Most Read Articles
Rachel Soon, 6 days ago

On 8 August, the first town hall held by the Ministry of Health (MOH) with members of the pharmacy profession took place in Putrajaya. Over 500 pharmacists from across the country and from different areas of practice—community and hospital, public and private, academy and industry—converged to fill the auditorium for the chance to engage in direct dialogue with MOH.

4 days ago
Pulmonary function has potential predictive value for future increases in arterial stiffness and its progression, as reported in a recent study.
3 days ago
Systolic blood pressure appears to have a strong association with aneurysmal subarachnoid haemorrhage (aSAH) but not with unruptured intracranial aneurysm (UIA), whereas current smoking and female sex are risk factors for both conditions, a study has found.
5 days ago
Poor adherence to blood pressure-lowering medications does not appear to be a cause of masked uncontrolled hypertension (MUCH), with a recent study showing that the levels of medication adherence is similar between patients with MUCH and those with true controlled hypertension.

Higher maternal age linked to increased risk of adverse pregnancy outcomes

25 Feb 2018

The risk of unfavourable pregnancy outcomes, such as chromosomal abnormalities, miscarriage and birth before 34 weeks of gestation, appears to be heightened in women aged >40 years than in those who are younger, according to a study from Denmark.

Researchers analysed data from a nationwide cohort of 369,516 singleton pregnancies followed from 11 to 14 weeks of gestation to delivery or termination of pregnancy. Pregnant women aged 35 years were divided into two advanced maternal age groups (35–39 years and 40 years) and compared with pregnant women aged 20–34 years. Adverse pregnancy outcomes investigated were chromosomal abnormalities, congenital malformations, miscarriage, stillbirth and birth before 34 weeks of gestation.

At least one of the selected adverse pregnancy outcomes occurred in 10.82 percent of pregnant women aged 40 years vs 5.46 percent of pregnant women aged 20–34 years (odds ratio [OR], 2.02; 99.8 percent CI, 1.78–2.29).

Compared with those who were younger, older pregnant women had a higher risk of chromosomal abnormalities (3.83 percent vs 0.56 percent; OR, 7.44; 5.93–9.34), miscarriage (1.68 percent vs 0.42 percent; OR, 3.10; 2.19–4.38) and birth before 34 weeks of gestation (2.01 percent vs 1.21 percent; OR, 1.66; 1.23–2.24). No such increase was observed in the risk of congenital malformations and stillbirth.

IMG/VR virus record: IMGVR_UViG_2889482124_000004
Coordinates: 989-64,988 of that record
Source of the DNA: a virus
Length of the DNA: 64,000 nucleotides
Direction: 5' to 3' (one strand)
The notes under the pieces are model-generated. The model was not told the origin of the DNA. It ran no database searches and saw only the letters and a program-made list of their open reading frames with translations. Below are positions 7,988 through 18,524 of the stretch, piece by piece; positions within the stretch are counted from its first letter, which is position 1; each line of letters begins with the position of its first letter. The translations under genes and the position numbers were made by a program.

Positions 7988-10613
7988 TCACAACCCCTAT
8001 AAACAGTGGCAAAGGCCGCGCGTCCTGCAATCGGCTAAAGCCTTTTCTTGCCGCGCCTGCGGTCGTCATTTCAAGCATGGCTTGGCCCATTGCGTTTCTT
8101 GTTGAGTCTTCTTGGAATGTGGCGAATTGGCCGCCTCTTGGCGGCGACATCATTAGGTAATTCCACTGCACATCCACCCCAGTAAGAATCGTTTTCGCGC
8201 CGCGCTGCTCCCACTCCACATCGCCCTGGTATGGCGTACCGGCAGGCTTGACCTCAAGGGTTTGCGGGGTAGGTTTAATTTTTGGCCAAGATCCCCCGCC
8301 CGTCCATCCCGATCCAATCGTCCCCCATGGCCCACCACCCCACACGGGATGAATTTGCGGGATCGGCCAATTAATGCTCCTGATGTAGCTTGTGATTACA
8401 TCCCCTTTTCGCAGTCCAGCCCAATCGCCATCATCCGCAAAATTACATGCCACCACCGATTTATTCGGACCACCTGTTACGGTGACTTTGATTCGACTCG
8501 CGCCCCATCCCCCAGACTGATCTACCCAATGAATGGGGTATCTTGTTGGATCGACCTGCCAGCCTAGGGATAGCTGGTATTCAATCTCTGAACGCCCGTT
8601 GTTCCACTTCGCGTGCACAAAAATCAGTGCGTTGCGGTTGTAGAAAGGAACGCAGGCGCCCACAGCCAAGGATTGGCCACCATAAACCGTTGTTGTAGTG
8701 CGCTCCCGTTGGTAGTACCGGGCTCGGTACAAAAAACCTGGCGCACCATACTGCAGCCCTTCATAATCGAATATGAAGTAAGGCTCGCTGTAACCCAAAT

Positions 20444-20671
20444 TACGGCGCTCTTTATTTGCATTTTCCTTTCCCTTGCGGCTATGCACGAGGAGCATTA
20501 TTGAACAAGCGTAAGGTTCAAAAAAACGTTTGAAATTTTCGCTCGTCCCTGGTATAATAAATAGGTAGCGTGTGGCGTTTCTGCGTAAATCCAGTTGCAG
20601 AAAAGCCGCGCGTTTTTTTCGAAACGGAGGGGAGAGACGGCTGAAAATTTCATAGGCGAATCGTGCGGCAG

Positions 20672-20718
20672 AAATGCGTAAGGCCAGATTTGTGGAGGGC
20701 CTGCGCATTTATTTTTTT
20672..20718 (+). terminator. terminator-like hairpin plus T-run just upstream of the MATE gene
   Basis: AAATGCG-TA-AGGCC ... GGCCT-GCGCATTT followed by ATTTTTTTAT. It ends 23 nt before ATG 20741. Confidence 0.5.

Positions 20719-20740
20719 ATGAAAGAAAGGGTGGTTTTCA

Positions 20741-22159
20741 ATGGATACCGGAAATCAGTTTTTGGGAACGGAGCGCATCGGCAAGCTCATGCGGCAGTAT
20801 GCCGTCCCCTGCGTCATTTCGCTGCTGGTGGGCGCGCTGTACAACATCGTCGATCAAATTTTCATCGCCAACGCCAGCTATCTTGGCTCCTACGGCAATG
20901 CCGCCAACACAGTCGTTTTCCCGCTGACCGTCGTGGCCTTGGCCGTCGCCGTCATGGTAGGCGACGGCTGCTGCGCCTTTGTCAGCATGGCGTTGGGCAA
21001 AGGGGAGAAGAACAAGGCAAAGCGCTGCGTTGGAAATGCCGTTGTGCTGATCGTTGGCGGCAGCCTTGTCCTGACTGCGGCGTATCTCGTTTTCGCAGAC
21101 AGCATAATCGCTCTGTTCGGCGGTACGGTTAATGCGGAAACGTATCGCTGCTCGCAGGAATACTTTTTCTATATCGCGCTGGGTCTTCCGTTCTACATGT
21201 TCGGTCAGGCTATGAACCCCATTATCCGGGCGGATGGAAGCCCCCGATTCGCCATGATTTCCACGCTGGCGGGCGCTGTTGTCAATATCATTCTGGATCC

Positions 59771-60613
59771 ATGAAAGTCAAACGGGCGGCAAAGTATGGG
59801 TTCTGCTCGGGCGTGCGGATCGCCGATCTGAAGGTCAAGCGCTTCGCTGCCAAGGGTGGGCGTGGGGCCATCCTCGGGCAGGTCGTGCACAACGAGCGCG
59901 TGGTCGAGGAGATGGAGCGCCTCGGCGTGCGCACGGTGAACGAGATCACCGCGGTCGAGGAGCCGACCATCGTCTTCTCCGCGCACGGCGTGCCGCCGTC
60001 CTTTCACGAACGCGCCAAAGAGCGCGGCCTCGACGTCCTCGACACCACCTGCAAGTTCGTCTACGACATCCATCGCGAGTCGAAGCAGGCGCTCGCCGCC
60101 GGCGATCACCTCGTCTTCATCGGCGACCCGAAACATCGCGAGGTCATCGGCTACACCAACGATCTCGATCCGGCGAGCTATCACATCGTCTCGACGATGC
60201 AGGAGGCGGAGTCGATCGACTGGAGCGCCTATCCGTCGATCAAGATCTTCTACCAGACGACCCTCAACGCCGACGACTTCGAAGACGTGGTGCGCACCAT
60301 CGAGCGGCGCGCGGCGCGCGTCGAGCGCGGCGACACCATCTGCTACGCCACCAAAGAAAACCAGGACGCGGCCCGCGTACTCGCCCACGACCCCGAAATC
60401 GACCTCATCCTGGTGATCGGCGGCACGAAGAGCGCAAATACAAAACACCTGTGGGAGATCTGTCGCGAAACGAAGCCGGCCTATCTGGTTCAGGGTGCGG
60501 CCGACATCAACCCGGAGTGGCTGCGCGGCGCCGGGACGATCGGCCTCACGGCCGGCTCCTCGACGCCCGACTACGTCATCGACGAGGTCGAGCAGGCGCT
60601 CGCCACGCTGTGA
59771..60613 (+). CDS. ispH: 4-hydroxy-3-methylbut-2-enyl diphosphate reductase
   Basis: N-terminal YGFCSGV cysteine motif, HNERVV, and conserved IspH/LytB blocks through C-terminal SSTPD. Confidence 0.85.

The risk prediction chart showed that advanced maternal age, use of assisted reproductive technology, nulliparous pregnancy, smoking during pregnancy and obesity all increased the absolute predictive risk of an adverse pregnancy outcome.

Findings of the present study indicate that while several factors increase the risk of adverse pregnancy outcomes, advanced maternal age drives a high proportion of the total risk score. This highlights the importance of closely monitoring pregnancies in women aged >40 years.

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Most Read Articles
Rachel Soon, 6 days ago

On 8 August, the first town hall held by the Ministry of Health (MOH) with members of the pharmacy profession took place in Putrajaya. Over 500 pharmacists from across the country and from different areas of practice—community and hospital, public and private, academy and industry—converged to fill the auditorium for the chance to engage in direct dialogue with MOH.

4 days ago
Pulmonary function has potential predictive value for future increases in arterial stiffness and its progression, as reported in a recent study.
3 days ago
Systolic blood pressure appears to have a strong association with aneurysmal subarachnoid haemorrhage (aSAH) but not with unruptured intracranial aneurysm (UIA), whereas current smoking and female sex are risk factors for both conditions, a study has found.
5 days ago
Poor adherence to blood pressure-lowering medications does not appear to be a cause of masked uncontrolled hypertension (MUCH), with a recent study showing that the levels of medication adherence is similar between patients with MUCH and those with true controlled hypertension.